Joseph Gordon-Levitt spends his time going between blockbuster studio films, like Inception, and independent releases, such as (500) Days of Summer. His new movie Hesher falls into the independent category.
Starring as the title character, he’s an eccentric unhinged drifter who loves loud music, pornography and burning stuff to the ground. Hesher appears from nowhere to help a struggling family, 13-year-old TJ (Devin Brochu), his father, Paul (Rainn Wilson) and TJ’s grandmother, Madeleine (Piper Laurie) deal with the loss of a loved one in a most unconventional of ways.
I’ve never seen you in a role like this before. Were you shocked to be asked?
Well at first the director (Spencer Susser) didn’t think I could do it, probably for the same reason you’re talking about. He said, ‘All due respect, he’s a great actor, but I don’t think he could do this character. He’s nothing like that.’
I convinced him to meet me and so we went and had dinner and it was great meeting him but he still said, ‘No, you can’t do it.’ So I convinced him to let me audition for him, and I changed his mind.
I know you loved Metallica when you were young, that their music features prominently in this movie.
It’s a funny thing, growing up and having that music mean so much to me, I loved that band, and I still do listen to that music, but it was great having a role come so full circle and have that music be so central to the creation of the character. We based a lot of the character of Hesher on the old Metallica bassist Cliff Burton.
And then what was really cool was Spencer made a cut of the movie with temp music as you do, and he put Metallica in there. We said, ‘Well, that sounds great, but they’ll never let us use their music.’ But he showed them the movie and the band actually really dug the film, and they let us use their music, and they don’t let anybody use their music.
It was a real honor. That’s so gratifying, to have the people who inspired a lot of what we did in the movie, to then have the movie resonate with them.
How would you describe Hesher?
I think he’s always undermining expectations, I think that‚s part of why he calls himself Hesher, is because I think he gets is jollies surprising people, and he calls himself by a stereotype because he’s so counter to any stereotype. I think a lot of people who would see him would assume that they have his number right away, ‘Oh, long hair, boots, I know who you are,’ but you don’t. I think Hesher’s quite a thinker and quite a righteous individual in fact, despite his unruly appearance.
Was there any conversation about your looking like a messed up Jesus, because you are a savior to the family?
It wasn’t something that we were aiming for. I won’t disagree with you, I think that’s a beautiful interpretation of it.
What part of Hesher’s wisdom resonates with you the most?
What I like about him is he’s really present, he’s detached himself from a lot of the things that I think we all carry around with us, like our material things, our cars and our houses and our clothes, and he’s detached himself from the future. We all get wrapped up in, ‘What’s going to happen if I do this?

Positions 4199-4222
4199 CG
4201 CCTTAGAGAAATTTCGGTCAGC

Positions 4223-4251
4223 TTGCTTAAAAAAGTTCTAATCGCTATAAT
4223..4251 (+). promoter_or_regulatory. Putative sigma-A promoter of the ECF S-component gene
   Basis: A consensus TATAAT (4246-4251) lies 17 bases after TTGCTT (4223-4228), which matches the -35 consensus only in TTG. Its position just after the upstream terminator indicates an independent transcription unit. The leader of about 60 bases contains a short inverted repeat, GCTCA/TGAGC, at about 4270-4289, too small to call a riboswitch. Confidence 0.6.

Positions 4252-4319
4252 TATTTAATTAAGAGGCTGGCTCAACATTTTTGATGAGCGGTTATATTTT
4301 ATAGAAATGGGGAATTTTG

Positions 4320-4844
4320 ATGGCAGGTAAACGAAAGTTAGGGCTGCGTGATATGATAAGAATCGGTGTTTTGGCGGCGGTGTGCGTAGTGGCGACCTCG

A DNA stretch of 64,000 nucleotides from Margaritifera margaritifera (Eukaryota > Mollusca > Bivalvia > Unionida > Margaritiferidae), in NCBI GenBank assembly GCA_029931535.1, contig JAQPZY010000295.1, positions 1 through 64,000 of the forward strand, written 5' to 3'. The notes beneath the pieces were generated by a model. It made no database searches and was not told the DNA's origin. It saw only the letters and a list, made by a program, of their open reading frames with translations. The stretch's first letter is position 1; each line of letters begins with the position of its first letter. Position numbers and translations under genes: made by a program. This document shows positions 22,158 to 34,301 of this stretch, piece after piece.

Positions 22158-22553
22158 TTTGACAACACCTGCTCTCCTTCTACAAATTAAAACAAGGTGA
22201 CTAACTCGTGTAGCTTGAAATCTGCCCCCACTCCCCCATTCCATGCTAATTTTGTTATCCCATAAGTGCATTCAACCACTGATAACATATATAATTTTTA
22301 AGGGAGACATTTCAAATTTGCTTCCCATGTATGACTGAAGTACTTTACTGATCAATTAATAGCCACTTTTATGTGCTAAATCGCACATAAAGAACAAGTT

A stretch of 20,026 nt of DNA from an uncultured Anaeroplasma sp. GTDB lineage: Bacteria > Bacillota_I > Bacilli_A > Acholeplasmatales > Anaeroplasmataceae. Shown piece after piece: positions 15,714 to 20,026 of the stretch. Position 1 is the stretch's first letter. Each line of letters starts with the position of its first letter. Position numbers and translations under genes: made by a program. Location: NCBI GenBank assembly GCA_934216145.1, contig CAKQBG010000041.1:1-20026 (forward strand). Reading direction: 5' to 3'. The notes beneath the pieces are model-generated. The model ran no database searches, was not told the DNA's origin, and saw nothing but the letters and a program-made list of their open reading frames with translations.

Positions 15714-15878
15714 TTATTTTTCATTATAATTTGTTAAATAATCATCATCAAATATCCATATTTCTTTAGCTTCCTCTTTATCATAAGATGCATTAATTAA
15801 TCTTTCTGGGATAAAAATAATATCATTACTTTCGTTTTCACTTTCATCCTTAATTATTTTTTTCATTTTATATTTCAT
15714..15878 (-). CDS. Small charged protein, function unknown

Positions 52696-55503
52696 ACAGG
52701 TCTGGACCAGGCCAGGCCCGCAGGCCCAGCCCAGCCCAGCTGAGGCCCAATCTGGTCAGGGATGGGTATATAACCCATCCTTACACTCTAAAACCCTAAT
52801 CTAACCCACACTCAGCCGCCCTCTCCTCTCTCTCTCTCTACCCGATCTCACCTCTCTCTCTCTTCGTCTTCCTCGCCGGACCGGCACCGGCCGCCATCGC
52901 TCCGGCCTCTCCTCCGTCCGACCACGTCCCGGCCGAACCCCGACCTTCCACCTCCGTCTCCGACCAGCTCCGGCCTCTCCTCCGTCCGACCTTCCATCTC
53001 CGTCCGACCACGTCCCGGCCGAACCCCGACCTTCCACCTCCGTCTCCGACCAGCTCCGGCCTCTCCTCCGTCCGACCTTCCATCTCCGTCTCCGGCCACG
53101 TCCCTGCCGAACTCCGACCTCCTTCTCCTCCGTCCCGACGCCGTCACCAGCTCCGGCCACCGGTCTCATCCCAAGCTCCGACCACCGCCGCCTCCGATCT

What’s tomorrow going to be like? What’s five years from now going to be like?’ He’s just here and now. You can’t live only that way, well you can but you’ll be homeless in a van, and that’s a valid choice I guess, and I admire him for making that choice.
But I think even if you’re not going to live as extremely as Hesher does, to remember the merit in forgetting all those things and just paying attention to what’s going on right now, and how you feel right at the moment. I think that’s illuminating and I connected with that and I think everybody has some of that in them.
Were there parts of the character that you did not like?
I like him. I don’t think he’s a perfect human being and I like that about him. I don’t think anyone really is. I think he’s cool.
Your performance is raw emotionally, was there any scene that was difficult for you?
The last scene in the movie where I’m supposed to be really messed up I was really messed up. (he laughs) That didn’t feel good at the end of the day.
You had a great chemistry with Piper Laurie.
Piper was great to work with. She’s such a great actress and I’ve loved the movies she’s been in, The Hustler, that’s a classic movie with Paul Newman. I thought it was just a beautiful performance that she gave, it was really heartfelt, and really funny at the same time.
That’s a rare combination to find someone who’s got comic timing and understands how to make something work in that way, but also stays really genuine and heartfelt.
Why do you think he has such a special relationship with the grandmother?
That’s a good question. I think the grandma is really honest and I think he likes that. Most people really put up a front and I think Hesher spends a lot of time messing with people and their fronts. But the grandma just wears her heart on her sleeve and I think he feels a real connection with that.
At the beginning of the film Hesher is messing with the family in almost an abusive way, but he grows to care about them. What do you think happened within Hesher to make him change?
That’s a good question. Oftentimes you have a movie with a big broad character at the center of it, but there’s nothing underneath and it’s just the same shtick over and over again, but Hesher does have a story and he does change and he does grow.
Unintentionally I think he ends up feeling a lot of sympathy and empathy for these three people in this family and does develop a connection to them, and doesn’t necessarily know how to deal with those feelings but he’s not one to run from his feelings either, so he plows right in.